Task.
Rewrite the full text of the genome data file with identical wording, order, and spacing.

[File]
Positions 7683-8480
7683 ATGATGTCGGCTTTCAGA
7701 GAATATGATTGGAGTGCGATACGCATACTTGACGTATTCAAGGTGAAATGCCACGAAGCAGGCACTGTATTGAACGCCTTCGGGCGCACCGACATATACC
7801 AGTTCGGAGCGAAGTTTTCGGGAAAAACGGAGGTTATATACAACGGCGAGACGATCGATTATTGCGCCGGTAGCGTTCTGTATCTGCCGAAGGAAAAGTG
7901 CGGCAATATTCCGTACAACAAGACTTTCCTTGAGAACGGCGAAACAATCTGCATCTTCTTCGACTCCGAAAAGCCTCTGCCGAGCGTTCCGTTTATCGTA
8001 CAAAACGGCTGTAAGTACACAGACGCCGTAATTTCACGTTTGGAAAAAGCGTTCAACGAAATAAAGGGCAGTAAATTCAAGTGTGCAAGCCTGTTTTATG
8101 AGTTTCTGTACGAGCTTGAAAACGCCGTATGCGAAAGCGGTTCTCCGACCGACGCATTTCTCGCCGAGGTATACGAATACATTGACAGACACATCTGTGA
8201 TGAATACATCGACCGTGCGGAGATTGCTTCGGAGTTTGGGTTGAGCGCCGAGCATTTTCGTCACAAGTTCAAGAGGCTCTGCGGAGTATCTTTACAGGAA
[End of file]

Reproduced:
Positions 7683-8480
7683 ATGATGTCGGCTTTCAGA
7701 GAATATGATTGGAGTGCGATACGCATACTTGACGTATTCAAGGTGAAATGCCACGAAGCAGGCACTGTATTGAACGCCTTCGGGCGCACCGACATATACC
7801 AGTTCGGAGCGAAGTTTTCGGGAAAAACGGAGGTTATATACAACGGCGAGACGATCGATTATTGCGCCGGTAGCGTTCTGTATCTGCCGAAGGAAAAGTG
7901 CGGCAATATTCCGTACAACAAGACTTTCCTTGAGAACGGCGAAACAATCTGCATCTTCTTCGACTCCGAAAAGCCTCTGCCGAGCGTTCCGTTTATCGTA
8001 CAAAACGGCTGTAAGTACACAGACGCCGTAATTTCACGTTTGGAAAAAGCGTTCAACGAAATAAAGGGCAGTAAATTCAAGTGTGCAAGCCTGTTTTATG
8101 AGTTTCTGTACGAGCTTGAAAACGCCGTATGCGAAAGCGGTTCTCCGACCGACGCATTTCTCGCCGAGGTATACGAATACATTGACAGACACATCTGTGA
8201 TGAATACATCGACCGTGCGGAGATTGCTTCGGAGTTTGGGTTGAGCGCCGAGCATTTTCGTCACAAGTTCAAGAGGCTCTGCGGAGTATCTTTACAGGAA